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    Default Re: OOTS #852 - The Discussion Thread

    Considering Zz'dtri believed Vaarsuvius was sent to the Demiplane of Extremely Painful Torture, I wouldn't be signing off on any belief that he knew s/he was back, easily retrievable, still alive, and/or sane enough to still be a threat if retrieved, unless such a belief was expressed by the author.
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    "You are what you do. Choose again, and change." --Miles Vorkosigan

    "The really unforgivable acts are committed by calm men in beautiful green silk rooms, who deal death wholesale, by the shipload, without lust, or anger, or desire, or any redeeming emotion to excuse them but cold fear of some pretended future. But the crimes they hope to prevent in the future are imaginary. The ones they commit in the present--they are real." --Aral Vorkosigan

    Quote Originally Posted by The Giant View Post
    This, in a nutshell.
    Yes, exactly.

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    Default Re: OOTS #852 - The Discussion Thread

    Quote Originally Posted by Masamichi View Post
    Emphasis mine. This seems to counter your argument. Is there a misunderstanding here?

    Or.... Could it be....
    As you say. Because the system is still told within the 3.5 ruleset (with exceptions I could probably count on one hand), those rules do influence the course of events.

    Z, as a wizard of V's level who prepared an anti-V spell list, is mechanically going to outfight V in a wizard-to-wizard duel--until V brings in something Z could not anticipate.

    Thog, as a barbarian of Roy's approximate level, is going to be as strong as Roy regardless of his mental scores--and significantly stronger while raging--thus requiring unconventional tactics from Roy. (This might not be the case if Roy had a more optimized build a la Tarquin, but the Order's lack of mechanical optimization is deliberate.)

    Xykon, as an epic-level Sorcerer lich, is mechanically unbeatable for any members of the Order (unless there's a handy epic-level magic rune lying around)--thus any victory the Order achieves over Xykon will not, ultimately, occur through strength of arms.

    Of course, there are narrative reasons for setting the mechanics up one way or another, and one could consider whether it would have been better to set up the mechanics to create less binary encounters.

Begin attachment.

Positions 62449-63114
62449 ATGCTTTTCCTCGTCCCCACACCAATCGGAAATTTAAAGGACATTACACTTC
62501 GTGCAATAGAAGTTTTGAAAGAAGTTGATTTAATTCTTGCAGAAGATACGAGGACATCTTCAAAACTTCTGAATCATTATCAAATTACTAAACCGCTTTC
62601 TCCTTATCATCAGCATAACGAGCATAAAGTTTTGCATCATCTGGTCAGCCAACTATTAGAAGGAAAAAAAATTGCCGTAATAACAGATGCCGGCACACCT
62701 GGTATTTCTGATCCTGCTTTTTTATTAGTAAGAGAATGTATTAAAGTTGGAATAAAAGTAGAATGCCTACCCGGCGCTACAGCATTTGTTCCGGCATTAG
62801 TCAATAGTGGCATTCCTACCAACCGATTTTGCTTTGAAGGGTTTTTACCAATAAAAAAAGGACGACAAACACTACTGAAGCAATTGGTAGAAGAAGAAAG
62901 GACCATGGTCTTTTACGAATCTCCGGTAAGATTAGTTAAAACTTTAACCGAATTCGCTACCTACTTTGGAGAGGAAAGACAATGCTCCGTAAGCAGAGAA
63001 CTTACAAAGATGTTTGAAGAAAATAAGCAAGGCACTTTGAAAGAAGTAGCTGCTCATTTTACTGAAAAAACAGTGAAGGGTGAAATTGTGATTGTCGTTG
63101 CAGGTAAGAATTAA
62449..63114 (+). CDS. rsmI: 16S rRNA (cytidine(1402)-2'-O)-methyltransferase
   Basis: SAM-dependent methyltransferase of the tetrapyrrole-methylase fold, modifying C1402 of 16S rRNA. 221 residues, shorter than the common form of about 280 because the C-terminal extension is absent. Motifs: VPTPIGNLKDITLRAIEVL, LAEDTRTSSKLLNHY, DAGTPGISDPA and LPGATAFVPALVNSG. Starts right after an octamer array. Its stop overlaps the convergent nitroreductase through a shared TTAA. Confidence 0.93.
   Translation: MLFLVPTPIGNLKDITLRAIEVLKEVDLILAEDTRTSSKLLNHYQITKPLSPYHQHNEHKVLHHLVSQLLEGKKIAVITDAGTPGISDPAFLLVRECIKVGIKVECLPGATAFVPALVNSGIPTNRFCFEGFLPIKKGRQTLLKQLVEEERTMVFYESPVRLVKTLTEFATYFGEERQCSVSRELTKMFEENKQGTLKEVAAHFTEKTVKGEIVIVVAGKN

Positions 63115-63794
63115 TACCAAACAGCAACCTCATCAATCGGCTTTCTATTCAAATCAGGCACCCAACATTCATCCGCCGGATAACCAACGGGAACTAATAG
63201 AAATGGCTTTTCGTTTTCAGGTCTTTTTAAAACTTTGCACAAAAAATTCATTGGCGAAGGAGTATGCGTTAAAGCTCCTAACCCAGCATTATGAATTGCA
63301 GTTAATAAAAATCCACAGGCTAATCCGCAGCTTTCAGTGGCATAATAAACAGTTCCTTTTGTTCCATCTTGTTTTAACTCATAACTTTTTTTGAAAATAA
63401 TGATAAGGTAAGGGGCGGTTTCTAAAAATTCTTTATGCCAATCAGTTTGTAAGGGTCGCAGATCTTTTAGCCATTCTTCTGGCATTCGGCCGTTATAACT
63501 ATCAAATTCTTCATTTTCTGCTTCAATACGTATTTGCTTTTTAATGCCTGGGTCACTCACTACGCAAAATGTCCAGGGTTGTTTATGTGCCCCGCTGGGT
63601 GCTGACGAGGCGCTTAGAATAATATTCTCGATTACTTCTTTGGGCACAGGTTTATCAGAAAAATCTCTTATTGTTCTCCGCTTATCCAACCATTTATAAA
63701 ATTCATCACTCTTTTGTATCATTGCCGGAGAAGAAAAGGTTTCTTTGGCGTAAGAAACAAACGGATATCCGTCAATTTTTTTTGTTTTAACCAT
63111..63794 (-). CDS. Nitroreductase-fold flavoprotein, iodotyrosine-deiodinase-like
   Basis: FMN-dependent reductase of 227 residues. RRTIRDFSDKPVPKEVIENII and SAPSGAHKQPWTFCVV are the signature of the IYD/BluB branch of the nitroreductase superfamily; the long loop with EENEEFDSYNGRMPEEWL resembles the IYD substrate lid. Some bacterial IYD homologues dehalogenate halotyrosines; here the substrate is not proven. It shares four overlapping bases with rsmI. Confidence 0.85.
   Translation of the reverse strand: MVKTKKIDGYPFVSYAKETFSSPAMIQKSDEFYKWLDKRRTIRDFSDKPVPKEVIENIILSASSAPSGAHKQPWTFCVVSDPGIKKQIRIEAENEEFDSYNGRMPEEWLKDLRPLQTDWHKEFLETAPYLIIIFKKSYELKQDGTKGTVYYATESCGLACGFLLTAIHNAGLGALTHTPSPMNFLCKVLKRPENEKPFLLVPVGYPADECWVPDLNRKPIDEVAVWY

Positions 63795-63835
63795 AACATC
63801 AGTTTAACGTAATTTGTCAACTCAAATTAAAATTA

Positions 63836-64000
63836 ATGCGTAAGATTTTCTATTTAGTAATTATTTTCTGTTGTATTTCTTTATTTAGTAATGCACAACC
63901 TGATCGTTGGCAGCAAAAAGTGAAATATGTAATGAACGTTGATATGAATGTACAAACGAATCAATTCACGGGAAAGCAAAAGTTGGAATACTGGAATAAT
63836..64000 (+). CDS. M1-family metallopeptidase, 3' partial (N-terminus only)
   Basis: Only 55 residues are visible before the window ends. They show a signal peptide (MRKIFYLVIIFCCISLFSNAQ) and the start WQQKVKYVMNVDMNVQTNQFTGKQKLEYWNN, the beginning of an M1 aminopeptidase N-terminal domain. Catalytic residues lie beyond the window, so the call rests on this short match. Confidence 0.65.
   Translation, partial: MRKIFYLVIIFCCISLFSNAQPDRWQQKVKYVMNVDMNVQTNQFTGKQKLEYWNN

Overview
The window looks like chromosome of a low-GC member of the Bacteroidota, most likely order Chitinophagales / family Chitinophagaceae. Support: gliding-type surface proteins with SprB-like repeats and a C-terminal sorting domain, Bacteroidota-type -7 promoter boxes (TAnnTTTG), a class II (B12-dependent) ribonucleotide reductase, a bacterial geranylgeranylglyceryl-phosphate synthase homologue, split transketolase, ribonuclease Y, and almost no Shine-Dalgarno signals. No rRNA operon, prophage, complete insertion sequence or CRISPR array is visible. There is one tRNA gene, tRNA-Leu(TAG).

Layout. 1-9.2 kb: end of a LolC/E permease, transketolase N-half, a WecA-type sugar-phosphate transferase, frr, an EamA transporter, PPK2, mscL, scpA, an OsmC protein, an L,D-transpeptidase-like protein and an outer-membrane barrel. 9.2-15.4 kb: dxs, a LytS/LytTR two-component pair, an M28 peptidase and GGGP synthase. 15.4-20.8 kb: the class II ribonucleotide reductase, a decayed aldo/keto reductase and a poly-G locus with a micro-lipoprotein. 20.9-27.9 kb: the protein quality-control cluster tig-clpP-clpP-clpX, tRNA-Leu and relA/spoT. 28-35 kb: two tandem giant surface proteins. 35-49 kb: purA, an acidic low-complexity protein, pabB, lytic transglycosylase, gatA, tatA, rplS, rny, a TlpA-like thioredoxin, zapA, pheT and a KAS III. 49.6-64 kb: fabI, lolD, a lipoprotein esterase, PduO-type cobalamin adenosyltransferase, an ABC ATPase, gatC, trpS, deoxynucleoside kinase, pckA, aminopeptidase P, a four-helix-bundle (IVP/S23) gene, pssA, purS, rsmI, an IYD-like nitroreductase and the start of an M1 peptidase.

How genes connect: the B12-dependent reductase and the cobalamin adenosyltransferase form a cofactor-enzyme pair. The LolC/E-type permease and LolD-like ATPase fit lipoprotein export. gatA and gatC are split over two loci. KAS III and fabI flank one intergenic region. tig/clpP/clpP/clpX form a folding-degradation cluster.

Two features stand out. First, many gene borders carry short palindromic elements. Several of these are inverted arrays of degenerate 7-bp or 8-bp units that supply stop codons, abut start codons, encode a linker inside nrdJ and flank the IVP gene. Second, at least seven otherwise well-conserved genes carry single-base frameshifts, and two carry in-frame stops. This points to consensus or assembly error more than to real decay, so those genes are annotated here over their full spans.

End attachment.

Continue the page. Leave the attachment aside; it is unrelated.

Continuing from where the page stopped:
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    Default Re: OOTS #852 - The Discussion Thread

    Quote Originally Posted by Masamichi View Post
    Emphasis mine. This seems to counter your argument. Is there a misunderstanding here?
    I can't follow your nested parentheses and font size changes, which lost me at the first double-parenthesis. But I can say that I see no conflict between the comic moving away from jokes made at the expense of the ruleset and the comic continuing to be built on the underlying structure of the ruleset. Characters still cast spells from spell slots they could be expected to have, for instance, though I'm sure Rich fudges things from time to time.

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    Default Re: OOTS #852 - The Discussion Thread

    Quote Originally Posted by Kish View Post
    Considering Zz'dtri believed Vaarsuvius was sent to the Demiplane of Extremely Painful Torture, I wouldn't be signing off on any belief that he knew s/he was back, easily retrievable, still alive, and/or sane enough to still be a threat if retrieved, unless such a belief was expressed by the author.
    Ah! very good point.

    AFAIK, Tarquin doesn't know the Order has a wizard in the hole. The one clue available is the corpse of an abused kobold, not currently visible to the LG.

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    Default Re: OOTS #852 - The Discussion Thread

    Quote Originally Posted by rewinn View Post
    AFAIK, Tarquin doesn't know the Order has a wizard in the hole. The one clue available is the corpse of an abused kobold, not currently visible to the LG.
    Problem is, the Order don't know they have a wizard in the hole.
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    Default Re: OOTS #852 - The Discussion Thread

    Quote Originally Posted by rewinn View Post
    Ah! very good point.

    AFAIK, Tarquin doesn't know the Order has a wizard in the hole. The one clue available is the corpse of an abused kobold, not currently visible to the LG.
    That would also explain why Tarquin showed up so quickly after the Order arrived at the ziggurat. After his speech about the heroes sweating and bleeding for the prize before the villains swoop in at the end to steal it, I would have expected him to give them some more time to... you know, get all that sweating and bleeding out of the way. But if he thought that they'd gone straight there, and not accounted for the delay to recover V, then attacking now makes more sense. It doesn't quite mesh with the fact that he should have been able to track the carpet's movements, though, and would know that they made a pit stop along the way... ah well. We shall see.
    Last edited by rgrekejin; 2012-05-11 at 01:59 PM.

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    Default Re: OOTS #852 - The Discussion Thread

    Quote Originally Posted by rgrekejin View Post